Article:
Let’s Go Faster Down the Road; Why Policy is Important
Transitioning from fossil fuel energy to clean energy means shifting capital investment. If there is an oil well, it will get pumped. If there is a solar farm, its energy will get used, and that energy will displace fossil fuel usage, reducing the number of wells developed. A focus on reducing fossil fuel consumption, such as lowering your thermostat, helps, however is only part of a bigger solution. But how can we ensure that the market will just naturally go the way we want it to? To move forward, we are suggesting an instrument that is smart for our climate and instills confidence in investors as they make the decisions that will lead us toward a truly brighter future.
A steadily increasing carbon fee and dividend (F&D) will be a vehicle to make all of this go faster and be far better for companies and investors; they will have confidence about the future price and demand for fossil fuels and renewables. Additionally, we can significantly increase the nation’s GDP and employment levels, as well as the health of its citizens. The following graphs are from an in-depth study (PDF) recently produced by Regional Environmental Models, Inc. (REMI) about the long-term national effects of a carbon F&D. They show just how much of these benefits we can expect from the implementation of a $10/ton carbon F&D that increases $10/annually.
Implementing the carbon tax as a carbon fee and dividend (F&D) in the U.S., with 100% of revenues rebated back to households, has been shown to produce 2.2 million net new jobs (including fossil fuel job losses), increase the GDP, and save 13,000 lives per year according to REMI. The surprising benefit is caused by the shift of revenue from mostly foreign owned capital intensive oil and gas, via the dividend, to households who spend it locally on labor intensive retail and health.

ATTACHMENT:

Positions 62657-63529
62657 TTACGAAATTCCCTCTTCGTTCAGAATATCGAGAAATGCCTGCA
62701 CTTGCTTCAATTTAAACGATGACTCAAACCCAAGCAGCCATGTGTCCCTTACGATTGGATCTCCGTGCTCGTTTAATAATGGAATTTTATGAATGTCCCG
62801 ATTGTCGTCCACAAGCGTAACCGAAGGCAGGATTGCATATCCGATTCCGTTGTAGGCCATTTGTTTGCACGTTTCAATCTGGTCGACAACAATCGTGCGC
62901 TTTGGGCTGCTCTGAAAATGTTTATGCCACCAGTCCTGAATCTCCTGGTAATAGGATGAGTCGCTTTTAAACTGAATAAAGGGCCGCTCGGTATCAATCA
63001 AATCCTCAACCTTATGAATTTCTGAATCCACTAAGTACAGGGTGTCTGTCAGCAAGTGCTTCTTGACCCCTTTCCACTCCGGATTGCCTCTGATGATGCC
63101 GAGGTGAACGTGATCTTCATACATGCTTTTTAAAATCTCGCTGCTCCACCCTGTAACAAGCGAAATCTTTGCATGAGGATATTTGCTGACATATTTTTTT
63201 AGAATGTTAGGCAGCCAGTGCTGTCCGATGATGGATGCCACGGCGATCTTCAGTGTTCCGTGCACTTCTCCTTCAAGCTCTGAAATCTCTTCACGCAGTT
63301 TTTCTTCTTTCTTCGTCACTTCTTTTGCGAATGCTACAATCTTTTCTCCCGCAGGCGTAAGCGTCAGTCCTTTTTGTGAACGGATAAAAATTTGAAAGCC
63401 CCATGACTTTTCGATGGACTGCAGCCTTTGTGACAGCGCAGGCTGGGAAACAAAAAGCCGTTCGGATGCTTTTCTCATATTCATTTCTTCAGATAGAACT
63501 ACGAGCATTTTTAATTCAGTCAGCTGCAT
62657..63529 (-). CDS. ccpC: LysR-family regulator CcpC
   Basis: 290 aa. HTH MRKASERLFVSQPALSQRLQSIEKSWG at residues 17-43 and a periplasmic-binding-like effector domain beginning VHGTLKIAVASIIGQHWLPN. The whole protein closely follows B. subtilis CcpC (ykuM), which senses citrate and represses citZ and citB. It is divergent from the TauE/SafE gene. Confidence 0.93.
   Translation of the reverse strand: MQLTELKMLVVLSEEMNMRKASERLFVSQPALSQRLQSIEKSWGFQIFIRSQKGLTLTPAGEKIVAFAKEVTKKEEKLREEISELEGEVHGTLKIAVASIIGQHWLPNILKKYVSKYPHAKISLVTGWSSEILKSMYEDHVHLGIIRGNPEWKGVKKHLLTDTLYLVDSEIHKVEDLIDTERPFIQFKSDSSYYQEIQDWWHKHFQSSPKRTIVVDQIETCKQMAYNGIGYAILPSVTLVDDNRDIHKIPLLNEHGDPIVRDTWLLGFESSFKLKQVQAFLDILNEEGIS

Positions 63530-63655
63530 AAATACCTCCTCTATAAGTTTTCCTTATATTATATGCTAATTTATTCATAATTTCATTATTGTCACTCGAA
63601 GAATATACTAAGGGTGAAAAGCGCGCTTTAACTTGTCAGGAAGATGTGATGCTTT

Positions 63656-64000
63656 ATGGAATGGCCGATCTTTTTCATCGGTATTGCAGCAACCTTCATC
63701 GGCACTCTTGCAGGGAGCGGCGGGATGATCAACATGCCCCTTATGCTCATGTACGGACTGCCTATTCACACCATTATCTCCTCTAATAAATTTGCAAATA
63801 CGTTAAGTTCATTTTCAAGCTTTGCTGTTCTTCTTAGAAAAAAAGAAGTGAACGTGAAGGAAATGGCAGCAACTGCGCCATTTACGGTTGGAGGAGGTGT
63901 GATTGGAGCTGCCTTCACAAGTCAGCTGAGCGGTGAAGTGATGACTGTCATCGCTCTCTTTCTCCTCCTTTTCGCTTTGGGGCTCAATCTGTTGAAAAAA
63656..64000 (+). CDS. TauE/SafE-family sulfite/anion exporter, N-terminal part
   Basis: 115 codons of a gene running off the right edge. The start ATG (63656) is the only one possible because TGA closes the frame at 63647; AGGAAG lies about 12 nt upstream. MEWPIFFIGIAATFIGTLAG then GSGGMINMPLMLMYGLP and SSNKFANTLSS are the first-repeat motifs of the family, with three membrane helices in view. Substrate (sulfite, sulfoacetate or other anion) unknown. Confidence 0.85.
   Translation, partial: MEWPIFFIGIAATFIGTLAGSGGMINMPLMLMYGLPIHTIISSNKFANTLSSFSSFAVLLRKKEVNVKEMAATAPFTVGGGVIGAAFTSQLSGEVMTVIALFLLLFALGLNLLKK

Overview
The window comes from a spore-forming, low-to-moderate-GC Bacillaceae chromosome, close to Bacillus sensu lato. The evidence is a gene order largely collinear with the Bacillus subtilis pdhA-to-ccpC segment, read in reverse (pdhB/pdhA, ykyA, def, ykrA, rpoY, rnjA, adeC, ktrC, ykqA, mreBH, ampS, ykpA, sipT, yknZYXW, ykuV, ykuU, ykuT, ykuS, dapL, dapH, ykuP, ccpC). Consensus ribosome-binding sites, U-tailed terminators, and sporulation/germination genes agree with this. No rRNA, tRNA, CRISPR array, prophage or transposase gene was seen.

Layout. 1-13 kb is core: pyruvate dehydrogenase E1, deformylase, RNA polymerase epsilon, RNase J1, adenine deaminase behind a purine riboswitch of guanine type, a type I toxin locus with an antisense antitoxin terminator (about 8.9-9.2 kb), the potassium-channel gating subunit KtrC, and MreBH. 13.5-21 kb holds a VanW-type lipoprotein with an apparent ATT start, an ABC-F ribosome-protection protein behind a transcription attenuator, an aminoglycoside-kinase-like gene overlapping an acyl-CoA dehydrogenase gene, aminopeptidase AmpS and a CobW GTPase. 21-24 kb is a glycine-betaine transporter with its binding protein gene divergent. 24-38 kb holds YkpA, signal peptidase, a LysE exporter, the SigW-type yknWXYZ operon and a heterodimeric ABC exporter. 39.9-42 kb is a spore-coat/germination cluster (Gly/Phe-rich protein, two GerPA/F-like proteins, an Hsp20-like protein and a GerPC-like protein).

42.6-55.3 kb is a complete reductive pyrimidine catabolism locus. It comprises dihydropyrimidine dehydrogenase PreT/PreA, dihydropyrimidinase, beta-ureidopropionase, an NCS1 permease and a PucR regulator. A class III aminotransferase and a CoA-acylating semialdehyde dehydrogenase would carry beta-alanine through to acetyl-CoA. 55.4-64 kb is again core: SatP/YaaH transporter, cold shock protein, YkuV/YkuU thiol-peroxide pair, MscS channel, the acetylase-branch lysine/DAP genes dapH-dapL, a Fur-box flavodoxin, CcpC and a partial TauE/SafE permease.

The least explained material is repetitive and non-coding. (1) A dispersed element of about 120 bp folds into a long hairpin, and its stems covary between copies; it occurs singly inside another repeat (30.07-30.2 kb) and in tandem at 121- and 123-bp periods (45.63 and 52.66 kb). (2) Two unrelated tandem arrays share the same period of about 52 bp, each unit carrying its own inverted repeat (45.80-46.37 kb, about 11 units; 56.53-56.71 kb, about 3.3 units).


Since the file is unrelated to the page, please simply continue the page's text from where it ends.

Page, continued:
A carbon F&D acts as a clean energy subsidy by improving their competitive position relative to fossil fuels while adding externalized costs back in to fossil fuels. Existing wind and solar subsidies (Investment Tax Credit and Production Tax Credit) could be phased out in favor of a predictably rising carbon F&D.
Fossil fuel subsidies could be eliminated to benefit people and the planet. A carbon F&D on the other hand is desired by most companies, and can be used to negotiate reduced enforcement of EPA rules where the carbon F&D would produce the desired effects more efficiently.
The figure in the article on the left (click thumbnail on the left) shows how fossil fuel subsidies compare to those associated with other energy sources (as the amounts of subsidies over the length of the subsidy’s term) and their percentage of the federal budget at the time of the subsidies.
This graph of growth in wind shows how the existing Production Tax Credit for wind leads to rapid drops in production when future subsidies are uncertain (2010 and 2011). Meanwhile, solar subsidies have been stable since 2006, leading to steady and rapid growth.